Traveling is music to my ears
There are a few types of headphones great for travel. I generally have three sets with me: wired earbuds, Bluetooth ear pieces, and an over-the-ear set.
The earbuds and ear pieces are great for walking around alone or listening to music on the airplane. Bluetooth ear pieces are permitted on planes as best I can tell, but I did have passengers scrounge through the list trying to argue that they are not. In the unlikely event they call you to the attention of a flight attendant, be prepared for the attendant to tell you they’re not permitted. That’s when you whip out the earbuds for the remainder of the flight—it’s best not to conflict with someone who has all but arresting power on a flight.
Over-the-ear sets are great, too, especially for long flights. They often have noise-canceling systems, but such can easily reach $200 for the highest quality sets from Bose or Sennheiser. These also usually have airline connectors for in-flight movies.
Avoid using headsets with boom microphones while traveling. You’re likely to accidentally bend or break off the mic while putting away the set in a rush. Also, you’ll look silly, and if I see you, I’ll probably point and laugh in a not so subtle manner.
Portable speakers are convenient, too. A growing number of hotels provide radios with auxiliary-in ports, but those silly things aren’t sufficient when you want to rock out while getting dressed. Simple and battery powered is great, wireless is awesome. Use Bluetooth to your advantage!
Recharging all of your devices is key. I keep two small, portable batteries available, both of which I have reviewed: Choiix PowerFort and Kiwi Solar charger. My Nexus One can kill the former in 2 charges, the latter in 1.5. However, it’s hard to hit it exactly, so the chargers really just add a few extra hours of juice.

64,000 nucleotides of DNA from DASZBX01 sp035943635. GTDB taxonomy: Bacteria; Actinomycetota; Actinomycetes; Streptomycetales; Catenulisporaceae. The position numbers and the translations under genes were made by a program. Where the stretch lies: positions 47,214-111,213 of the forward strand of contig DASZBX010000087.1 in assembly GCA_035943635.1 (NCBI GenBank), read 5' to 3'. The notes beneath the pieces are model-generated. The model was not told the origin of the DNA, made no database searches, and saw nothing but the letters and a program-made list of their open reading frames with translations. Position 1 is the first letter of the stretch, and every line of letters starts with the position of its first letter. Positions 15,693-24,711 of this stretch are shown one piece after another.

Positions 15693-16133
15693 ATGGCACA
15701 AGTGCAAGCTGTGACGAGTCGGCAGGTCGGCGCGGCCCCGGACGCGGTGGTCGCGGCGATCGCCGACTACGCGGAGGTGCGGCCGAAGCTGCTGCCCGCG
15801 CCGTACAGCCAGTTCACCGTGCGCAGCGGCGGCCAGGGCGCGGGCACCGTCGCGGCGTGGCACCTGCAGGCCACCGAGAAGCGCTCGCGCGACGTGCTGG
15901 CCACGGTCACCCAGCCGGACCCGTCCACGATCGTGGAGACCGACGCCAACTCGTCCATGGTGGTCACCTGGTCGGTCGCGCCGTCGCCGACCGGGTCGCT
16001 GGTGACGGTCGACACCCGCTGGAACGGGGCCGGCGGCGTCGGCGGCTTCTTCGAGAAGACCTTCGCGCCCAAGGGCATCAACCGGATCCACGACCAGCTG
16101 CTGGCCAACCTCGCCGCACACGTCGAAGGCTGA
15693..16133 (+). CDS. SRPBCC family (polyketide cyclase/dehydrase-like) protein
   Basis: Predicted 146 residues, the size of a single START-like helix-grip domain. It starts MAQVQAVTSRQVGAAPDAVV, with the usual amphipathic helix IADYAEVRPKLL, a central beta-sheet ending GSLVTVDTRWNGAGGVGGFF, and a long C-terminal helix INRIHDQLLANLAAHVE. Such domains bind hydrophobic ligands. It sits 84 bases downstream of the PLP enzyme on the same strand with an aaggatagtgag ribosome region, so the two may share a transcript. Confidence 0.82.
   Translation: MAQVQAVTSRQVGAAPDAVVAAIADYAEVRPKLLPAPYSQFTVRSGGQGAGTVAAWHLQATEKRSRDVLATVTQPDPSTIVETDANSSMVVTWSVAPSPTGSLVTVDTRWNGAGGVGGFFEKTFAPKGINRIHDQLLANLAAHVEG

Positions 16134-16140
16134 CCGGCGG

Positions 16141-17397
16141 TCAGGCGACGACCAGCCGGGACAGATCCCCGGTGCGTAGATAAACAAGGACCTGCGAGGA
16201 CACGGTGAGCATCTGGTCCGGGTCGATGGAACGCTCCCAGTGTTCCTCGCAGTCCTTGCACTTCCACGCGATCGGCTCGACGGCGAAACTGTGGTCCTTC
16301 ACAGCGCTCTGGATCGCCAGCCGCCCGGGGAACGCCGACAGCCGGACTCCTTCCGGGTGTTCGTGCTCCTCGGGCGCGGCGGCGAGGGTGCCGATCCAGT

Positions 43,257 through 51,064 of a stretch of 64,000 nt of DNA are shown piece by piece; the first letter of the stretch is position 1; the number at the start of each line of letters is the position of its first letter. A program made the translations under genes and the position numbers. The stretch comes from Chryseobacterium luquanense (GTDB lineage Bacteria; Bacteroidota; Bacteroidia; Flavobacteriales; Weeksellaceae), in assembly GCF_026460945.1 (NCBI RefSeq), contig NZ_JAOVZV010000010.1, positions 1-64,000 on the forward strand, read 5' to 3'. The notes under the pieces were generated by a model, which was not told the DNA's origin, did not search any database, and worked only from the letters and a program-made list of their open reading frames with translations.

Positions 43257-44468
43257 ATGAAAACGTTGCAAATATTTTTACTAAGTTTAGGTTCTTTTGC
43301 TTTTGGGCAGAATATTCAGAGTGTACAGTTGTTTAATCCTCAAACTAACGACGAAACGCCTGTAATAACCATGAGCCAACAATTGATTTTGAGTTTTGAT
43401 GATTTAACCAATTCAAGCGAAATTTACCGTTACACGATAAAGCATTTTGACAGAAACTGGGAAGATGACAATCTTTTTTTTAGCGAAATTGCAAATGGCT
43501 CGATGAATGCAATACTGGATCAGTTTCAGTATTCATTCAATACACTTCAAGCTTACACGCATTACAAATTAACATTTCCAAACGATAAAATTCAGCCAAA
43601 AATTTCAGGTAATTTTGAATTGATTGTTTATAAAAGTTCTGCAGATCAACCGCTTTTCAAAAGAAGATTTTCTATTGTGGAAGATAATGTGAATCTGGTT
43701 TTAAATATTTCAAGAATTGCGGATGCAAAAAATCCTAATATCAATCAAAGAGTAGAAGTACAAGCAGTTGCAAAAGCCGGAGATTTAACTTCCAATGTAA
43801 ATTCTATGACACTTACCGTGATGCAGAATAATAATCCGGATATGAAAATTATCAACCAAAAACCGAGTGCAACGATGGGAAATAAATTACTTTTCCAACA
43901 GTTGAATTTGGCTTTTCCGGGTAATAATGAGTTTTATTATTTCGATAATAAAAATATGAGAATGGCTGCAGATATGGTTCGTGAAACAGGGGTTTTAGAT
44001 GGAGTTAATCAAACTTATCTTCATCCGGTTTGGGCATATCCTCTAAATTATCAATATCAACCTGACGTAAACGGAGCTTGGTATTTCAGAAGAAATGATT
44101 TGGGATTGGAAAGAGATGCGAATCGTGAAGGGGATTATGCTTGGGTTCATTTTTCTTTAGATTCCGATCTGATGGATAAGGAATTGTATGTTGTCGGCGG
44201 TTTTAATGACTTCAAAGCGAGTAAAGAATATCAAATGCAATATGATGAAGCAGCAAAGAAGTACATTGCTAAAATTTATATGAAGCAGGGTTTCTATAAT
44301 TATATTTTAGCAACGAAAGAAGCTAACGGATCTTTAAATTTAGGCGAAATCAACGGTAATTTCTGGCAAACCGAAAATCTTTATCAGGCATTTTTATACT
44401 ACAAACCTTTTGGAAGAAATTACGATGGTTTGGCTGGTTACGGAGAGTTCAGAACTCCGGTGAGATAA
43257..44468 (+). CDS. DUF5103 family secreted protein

Keep the devices charged when possible. Both have car chargers, but both use USB for charging. Keep in mind that USB from a computer supplies at most 500 mA, but wall chargers and car sockets can supply 1 A, charging the battery and your devices quicker.
If you need to recharge your laptop on the go, look for larger portable batteries. Hypermac sells great ones for Apple fanboys.
Don’t forget old fashioned AA and AAA batteries. Cameras and such often use these, as do electronic toothbrushes and such. I carry a handful of rechargeable NiMH batteries and a charger just for that purpose.
Reading on the go
The rise of e-book readers has rekindled travelers’ appetite for reading in the airport and on the train. The Amazon Kindle is great and so is the B&N Nook and Apple iPad, but even lesser devices are often sufficient. Some folks are OK reading books on their smartphone, but that would drive me crazy on my Nexus One.
Me? I prefer good, old fashioned paper. Why? I can pull a book out of my backpack the second I’m seated on the plane and not put it away until I get off the plane. For my jumps from Pittsburgh to DC, to Columbus, to Orlando, or Louisville, or anywhere in between which is generally less than two hours, it’s nice to be virtually uninterrupted. You’re not permitted to use devices below 10,000 feet, which is generally the first and last 15-20 minutes of a flight.
Colin Dean has been a writer for ThinkComputers since 2006.
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